Wednesday, August 24, 2011


Abbé Sieyès, the 18th century French clergyman, authored the pamphlet “What Is the Third Estate?" which was a proclamation to ennoble the power of France’s general populace, known in the parlance of the Middle Ages and early modern Europe as the third estate; the first estate being the French clergy and the second estate the nobility. Each estate of the realm represented the major factional influences in the country and their hierarchy represented their proximity to God. Sieyès pamphlet proclaimed that France’s third estate was the only estate by saying, “the third estate, then, comprises everything appertaining to the nation; and whatever is not the third estate may not be regarded as being of the nation. What is the third estate? Everything!”

Sieyès’ little pamphlet was a catalyst for the French revolution. It also inspired countless socialist arguments for the benefits of an ideologically abstract democracy that leads to “mob rule”, “rule of the crowd” and a sort of totalist democracy that is a tyranny of the majority, and such was the result of the French revolution. Fortunately this is not the structure of America’s representative democracy and, as Russell Kirk states, “it bears much resemblance to America's political and social pattern as the oar of the boat does to the ore of the mine.”

Unlike 18th century Europe America’s brilliant system of government, grounded in equal rights and individual opportunity, does not permit a group of societal elitists to delineate a social order of human value and contiguity to God. But America has parallels to middle age European social orders with its own version of the three estates, which are byproducts of its political social structure.

America’s constitution is purposely silent as to its Judeo-Christian heritage to avoid any hint of a state imposed religiosity and therefore invalidates American clergy from the first estate. Dubiously, I submit America’s elected representatives and officials through their governmental leadership and legislative efforts as equivalent to the clergy’s role as moral arbiters of the first estate.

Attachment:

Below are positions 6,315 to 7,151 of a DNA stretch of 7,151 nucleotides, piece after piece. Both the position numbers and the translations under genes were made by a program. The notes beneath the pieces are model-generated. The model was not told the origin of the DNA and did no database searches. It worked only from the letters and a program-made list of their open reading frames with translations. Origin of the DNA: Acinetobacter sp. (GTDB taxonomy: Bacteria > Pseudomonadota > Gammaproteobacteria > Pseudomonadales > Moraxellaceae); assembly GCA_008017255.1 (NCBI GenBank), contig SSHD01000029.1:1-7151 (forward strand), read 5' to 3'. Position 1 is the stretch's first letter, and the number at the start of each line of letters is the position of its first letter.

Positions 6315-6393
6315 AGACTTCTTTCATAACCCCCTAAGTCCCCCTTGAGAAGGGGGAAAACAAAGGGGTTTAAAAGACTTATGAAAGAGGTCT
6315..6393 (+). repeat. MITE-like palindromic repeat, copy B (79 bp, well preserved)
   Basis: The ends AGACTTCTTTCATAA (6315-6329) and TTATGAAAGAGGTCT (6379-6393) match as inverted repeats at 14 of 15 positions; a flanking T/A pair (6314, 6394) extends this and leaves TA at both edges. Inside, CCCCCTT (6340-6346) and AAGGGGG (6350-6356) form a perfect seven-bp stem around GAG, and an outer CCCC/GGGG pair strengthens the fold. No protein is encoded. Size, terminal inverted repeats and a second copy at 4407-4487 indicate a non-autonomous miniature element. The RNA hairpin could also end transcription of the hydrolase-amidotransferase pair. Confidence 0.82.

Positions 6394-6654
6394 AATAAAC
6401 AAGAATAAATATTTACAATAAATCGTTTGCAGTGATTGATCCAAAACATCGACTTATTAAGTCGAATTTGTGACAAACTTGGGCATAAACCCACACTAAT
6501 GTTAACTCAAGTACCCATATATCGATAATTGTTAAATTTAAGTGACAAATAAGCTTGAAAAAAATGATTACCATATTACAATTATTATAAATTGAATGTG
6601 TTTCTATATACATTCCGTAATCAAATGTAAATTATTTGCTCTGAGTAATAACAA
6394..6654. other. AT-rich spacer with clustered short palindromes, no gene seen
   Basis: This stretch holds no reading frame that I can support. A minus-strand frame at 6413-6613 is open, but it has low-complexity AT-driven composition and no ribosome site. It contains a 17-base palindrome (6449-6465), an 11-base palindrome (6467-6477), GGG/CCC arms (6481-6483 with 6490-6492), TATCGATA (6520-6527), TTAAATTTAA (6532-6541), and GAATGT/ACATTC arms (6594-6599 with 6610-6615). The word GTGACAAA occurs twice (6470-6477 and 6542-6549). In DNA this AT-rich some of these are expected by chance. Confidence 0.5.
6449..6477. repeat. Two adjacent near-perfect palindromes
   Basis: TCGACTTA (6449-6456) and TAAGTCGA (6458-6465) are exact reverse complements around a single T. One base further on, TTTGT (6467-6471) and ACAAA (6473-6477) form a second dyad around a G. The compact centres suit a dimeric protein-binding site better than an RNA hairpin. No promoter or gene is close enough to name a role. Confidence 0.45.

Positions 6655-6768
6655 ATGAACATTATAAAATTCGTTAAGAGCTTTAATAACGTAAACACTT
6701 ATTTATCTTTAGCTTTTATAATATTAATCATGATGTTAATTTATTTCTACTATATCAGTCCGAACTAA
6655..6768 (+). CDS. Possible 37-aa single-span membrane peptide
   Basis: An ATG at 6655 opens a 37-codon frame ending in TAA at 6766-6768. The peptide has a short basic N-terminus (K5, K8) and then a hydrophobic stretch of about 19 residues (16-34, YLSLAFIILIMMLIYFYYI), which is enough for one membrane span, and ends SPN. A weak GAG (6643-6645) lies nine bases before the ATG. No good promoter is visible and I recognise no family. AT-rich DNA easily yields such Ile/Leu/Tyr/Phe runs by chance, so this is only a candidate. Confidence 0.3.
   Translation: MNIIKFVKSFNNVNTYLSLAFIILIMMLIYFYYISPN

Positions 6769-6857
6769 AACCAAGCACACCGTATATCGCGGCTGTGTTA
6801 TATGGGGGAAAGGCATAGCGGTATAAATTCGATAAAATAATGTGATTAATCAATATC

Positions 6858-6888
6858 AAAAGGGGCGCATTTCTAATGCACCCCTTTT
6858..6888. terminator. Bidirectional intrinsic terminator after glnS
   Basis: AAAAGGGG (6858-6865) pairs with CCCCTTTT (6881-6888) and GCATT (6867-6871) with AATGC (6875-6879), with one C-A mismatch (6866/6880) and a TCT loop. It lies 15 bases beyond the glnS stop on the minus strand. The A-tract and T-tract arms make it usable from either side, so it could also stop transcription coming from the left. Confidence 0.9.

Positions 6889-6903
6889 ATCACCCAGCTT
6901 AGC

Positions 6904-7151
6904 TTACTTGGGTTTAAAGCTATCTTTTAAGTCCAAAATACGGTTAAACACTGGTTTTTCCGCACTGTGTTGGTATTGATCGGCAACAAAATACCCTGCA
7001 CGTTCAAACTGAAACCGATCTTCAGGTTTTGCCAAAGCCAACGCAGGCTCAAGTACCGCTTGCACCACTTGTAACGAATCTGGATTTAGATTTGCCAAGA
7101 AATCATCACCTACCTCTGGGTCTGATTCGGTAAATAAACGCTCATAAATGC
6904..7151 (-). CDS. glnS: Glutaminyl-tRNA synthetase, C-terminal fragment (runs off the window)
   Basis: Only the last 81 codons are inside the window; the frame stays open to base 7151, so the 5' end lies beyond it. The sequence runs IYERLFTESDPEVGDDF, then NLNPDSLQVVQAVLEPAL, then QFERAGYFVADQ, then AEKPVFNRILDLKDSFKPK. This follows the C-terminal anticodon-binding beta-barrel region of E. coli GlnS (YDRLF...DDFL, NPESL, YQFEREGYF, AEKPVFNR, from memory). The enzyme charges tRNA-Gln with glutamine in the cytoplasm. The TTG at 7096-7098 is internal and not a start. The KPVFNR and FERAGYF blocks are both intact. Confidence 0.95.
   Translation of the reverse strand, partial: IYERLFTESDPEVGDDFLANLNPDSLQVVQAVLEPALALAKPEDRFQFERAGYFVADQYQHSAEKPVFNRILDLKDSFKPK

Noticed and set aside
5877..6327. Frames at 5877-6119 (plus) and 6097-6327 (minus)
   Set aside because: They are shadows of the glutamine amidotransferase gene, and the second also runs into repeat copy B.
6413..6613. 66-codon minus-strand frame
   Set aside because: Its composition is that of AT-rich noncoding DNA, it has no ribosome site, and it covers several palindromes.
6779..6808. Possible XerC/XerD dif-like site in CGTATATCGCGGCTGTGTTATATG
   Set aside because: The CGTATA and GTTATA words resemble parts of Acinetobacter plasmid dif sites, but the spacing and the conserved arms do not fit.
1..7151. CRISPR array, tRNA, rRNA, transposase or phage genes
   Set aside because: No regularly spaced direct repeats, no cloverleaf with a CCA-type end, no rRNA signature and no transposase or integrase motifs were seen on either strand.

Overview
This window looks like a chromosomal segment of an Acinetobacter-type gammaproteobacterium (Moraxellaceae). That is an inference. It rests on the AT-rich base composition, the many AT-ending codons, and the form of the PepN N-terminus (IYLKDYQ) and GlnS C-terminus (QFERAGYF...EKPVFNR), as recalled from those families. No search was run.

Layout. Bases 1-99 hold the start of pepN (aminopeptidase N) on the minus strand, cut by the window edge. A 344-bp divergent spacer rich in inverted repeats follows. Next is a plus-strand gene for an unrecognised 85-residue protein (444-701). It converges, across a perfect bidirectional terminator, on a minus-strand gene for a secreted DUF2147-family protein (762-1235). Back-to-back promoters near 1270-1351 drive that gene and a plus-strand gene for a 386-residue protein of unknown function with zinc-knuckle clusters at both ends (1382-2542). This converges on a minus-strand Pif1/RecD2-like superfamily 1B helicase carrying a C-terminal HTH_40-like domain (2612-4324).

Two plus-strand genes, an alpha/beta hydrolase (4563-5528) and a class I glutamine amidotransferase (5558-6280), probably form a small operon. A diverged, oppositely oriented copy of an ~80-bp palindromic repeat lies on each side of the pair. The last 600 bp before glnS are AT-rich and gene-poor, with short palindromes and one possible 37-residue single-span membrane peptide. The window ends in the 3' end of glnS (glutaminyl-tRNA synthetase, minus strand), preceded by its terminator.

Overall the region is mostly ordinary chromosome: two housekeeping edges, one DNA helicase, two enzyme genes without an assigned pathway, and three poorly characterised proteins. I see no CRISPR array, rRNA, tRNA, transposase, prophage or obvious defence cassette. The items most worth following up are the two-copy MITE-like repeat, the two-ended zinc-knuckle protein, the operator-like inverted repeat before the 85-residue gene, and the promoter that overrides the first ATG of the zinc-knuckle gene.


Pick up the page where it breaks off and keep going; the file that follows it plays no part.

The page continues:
America’s counterpart to second estate nobility would be its “insiders”. This American social order has its peer with nobility in that it holds the wealth and wherewithal to advance their agendas by influencing the first estate’s election outcomes and legislative efforts. America’s second estate comprises the special-interest faction of America and includes groups such as lobbyists for Wall Street investment houses, financial institutions and multi-national corporations, all public/private unions, community action groups, and other fully funded and well-organized special interest factions.

The moniker for France’s third estate was pejoratively named the “commoner” and encompassed the large majority of it’s population. This social order represented two separate sub-groups: urban and rural. Non-noble merchants, physicians, lawyers, government workers and other offshoots of the middle class represented the urbanites, or bourgeoisie. The rural sub-group predominantly included the farming class and both groups included the peasantry and the serfs. America’s comparable third estate also encompasses the majority of Americans and is comprised of the small to medium-size business owner, the middle class employee, the struggling lower working class strata who are juggling multiple jobs to maintain a minimalist lifestyle and the unemployed facing uncertain economic futures.

It’s helpful to reflect on the balance of power of each estate in the context of two recent political events, namely the Wisconsin GOP-public union controversy and the national debt ceiling debate. The circumstances surrounding these two issues caused America to reach a seminal crossroad leading to two well-traveled paths. One is America’s original pristine highway beautifully paved by our founding father’s principles of a Republic to represent the balanced interests of the populace. The other path is, regrettably, a familiar eye sore. It is a marred side road dug out by tyrannical, central planning socialists masquerading as "democrats" who have infiltrated America with a goal to convert it to a collectivist state through special interest intimidation and mob rule tactics.